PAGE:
Research on Open Data and Transparency

Monitoring, Democracy and Citizens: Some thoughts

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Over the last decade a host of new formal and informal ‘political observatories’ watch and hold government to account (Schudson 2010). It has been argued that ‘scores of power-scrutinising and power-checking mechanisms’ create a ‘monitory democracy’, a ‘continuous surveillance’ by formal and informal bodies (watchdogs or observatories) which ‘keep arbitrary power on its toes…taming its excesses and evils’ (Keane 2018, 14).

These new ‘power-monitoring institutions’ draw on a growing armoury of low cost transparency tools (Schudson 2015, Keane 2009, Welzel and Dalton 2016). They range from formal, legal openness regulations all the way to the ‘radical transparency’ or ‘vigilantism’ of WikiLeaks. They can be general or targeted, sector-specific or body-specific. Some parts of the new system are made up of formal oversight bodies such as auditors or inspectors while others, such as Open Data, offer structured means of accessing government information and data. Others are more dynamic and less controlled instruments, from social media to mass leaks. Together these bodies form part of the ‘unending, never finished public business of scrutinising and restraining power’ (Keane 2018, 18).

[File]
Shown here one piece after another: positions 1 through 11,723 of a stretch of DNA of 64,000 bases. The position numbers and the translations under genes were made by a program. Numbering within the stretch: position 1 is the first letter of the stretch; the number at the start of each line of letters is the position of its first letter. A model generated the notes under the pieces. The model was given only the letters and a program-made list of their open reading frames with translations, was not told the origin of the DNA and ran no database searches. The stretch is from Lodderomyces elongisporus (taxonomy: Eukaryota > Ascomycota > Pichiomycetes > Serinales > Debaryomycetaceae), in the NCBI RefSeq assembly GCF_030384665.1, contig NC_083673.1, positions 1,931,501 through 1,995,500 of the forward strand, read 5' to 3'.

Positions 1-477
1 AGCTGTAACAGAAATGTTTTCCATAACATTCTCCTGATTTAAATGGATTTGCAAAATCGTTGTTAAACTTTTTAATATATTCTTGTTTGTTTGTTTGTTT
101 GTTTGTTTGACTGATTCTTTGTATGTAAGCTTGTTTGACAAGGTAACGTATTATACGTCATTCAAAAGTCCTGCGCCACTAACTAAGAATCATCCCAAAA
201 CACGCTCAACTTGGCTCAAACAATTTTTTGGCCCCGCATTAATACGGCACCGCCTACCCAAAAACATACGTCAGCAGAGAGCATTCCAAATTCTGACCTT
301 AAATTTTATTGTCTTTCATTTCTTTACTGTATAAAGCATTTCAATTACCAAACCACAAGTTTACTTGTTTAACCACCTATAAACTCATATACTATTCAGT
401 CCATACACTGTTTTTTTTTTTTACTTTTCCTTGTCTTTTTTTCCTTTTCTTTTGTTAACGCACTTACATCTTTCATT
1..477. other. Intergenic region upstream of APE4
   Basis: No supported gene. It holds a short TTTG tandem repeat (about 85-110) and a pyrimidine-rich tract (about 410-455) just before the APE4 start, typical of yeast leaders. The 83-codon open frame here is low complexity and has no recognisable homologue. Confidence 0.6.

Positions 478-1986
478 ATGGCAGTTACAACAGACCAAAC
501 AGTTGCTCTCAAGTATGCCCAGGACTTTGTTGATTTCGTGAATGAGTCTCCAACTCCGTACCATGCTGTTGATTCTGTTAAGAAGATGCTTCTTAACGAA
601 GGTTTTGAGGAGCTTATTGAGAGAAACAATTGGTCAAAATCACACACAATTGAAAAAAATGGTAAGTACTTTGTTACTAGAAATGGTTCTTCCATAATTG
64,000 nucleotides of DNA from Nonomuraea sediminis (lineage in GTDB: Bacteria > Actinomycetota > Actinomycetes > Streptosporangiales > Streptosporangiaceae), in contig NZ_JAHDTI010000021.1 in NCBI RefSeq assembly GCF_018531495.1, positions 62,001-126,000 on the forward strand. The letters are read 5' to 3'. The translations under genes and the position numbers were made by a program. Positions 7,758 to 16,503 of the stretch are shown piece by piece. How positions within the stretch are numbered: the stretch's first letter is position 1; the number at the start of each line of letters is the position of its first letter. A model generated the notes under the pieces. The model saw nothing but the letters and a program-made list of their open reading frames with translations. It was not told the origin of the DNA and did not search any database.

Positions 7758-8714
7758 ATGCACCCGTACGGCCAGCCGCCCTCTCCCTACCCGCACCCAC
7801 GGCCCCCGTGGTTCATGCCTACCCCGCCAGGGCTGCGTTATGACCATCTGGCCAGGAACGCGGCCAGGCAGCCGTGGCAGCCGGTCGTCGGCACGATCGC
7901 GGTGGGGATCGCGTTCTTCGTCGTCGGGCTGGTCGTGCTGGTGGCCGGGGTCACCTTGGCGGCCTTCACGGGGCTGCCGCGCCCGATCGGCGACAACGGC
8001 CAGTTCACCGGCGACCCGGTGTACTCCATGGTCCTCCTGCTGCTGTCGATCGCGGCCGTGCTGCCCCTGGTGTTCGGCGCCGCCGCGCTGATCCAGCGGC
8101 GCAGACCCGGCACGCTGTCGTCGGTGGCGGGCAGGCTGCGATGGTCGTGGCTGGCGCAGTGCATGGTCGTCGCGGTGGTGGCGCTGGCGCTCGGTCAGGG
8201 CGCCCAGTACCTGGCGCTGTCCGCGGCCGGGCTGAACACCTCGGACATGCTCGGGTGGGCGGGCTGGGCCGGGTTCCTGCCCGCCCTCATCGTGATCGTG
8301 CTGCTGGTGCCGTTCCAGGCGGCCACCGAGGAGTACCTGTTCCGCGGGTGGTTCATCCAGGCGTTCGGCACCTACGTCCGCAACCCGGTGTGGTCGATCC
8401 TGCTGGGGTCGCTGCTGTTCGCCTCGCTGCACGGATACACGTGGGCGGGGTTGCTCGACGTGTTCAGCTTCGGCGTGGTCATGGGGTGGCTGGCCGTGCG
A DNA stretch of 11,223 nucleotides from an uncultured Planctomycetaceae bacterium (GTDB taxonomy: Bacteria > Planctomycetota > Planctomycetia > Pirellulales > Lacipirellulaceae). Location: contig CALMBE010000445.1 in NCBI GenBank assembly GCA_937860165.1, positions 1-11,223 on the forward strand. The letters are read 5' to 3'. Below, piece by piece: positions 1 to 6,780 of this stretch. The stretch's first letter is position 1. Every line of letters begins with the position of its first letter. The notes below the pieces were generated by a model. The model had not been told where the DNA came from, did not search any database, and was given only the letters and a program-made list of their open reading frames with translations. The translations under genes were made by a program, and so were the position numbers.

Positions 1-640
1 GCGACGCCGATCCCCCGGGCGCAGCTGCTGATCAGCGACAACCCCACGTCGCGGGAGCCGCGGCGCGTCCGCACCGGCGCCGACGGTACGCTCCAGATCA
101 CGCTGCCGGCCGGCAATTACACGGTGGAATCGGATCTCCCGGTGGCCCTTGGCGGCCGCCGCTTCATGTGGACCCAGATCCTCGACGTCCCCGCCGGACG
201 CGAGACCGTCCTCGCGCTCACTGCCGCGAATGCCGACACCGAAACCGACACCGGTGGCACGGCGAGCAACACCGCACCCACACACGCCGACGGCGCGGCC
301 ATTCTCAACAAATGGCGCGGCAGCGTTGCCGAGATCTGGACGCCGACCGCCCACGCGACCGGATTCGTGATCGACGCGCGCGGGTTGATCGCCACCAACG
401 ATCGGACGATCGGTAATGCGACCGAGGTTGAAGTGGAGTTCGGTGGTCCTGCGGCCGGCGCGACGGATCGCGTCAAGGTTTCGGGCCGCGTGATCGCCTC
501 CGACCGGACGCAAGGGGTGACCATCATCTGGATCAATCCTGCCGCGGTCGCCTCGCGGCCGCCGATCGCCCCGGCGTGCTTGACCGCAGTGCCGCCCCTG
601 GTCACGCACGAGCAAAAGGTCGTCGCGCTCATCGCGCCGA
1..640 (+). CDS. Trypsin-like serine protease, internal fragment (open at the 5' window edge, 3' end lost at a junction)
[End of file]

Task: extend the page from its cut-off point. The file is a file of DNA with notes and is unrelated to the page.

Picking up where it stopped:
Though it is has been created piecemeal since 1945, such monitoring has taken on a new force in the last few decades, powered by the growth of networks and the information revolution. Whether it is a new layer ‘atop’ the old institutions of representative democracy, exists in parallel or supplants it is unclear (Keane 2009: 2018). Keane argues that such monitoring replaces the ‘hollowed out’ older institutions and party systems and offers a new means  of checking power, over and above the static and limited accountability created by elections (see Mansbridge 2009).

The full effect of these hybrid formal and informal oversight bodies is to create a ‘permanent’ and ‘continuous’ oversight of government (see Hooghe, M., & Dejaeghere 2007; Schudson 2015, 237). They are closely related to Rosanvallon’s (2008) conceptions around ‘counter-democracy’ and the use of tools of ‘prevention’, ‘oversight’ and ‘judgement’ to counter institutional power.

Whether such activity is positive or negative remains a matter of some dispute, as does the question of whether such action merely ‘monitors’ government or becomes a true locus of ‘counter-availing’ democratic power. It is based around a series of assumptions around how institutions, and those monitoring and monitored behave, including the need for clear institutional narratives and relative civic agreement (Graves 2017).

Questions and issues for the project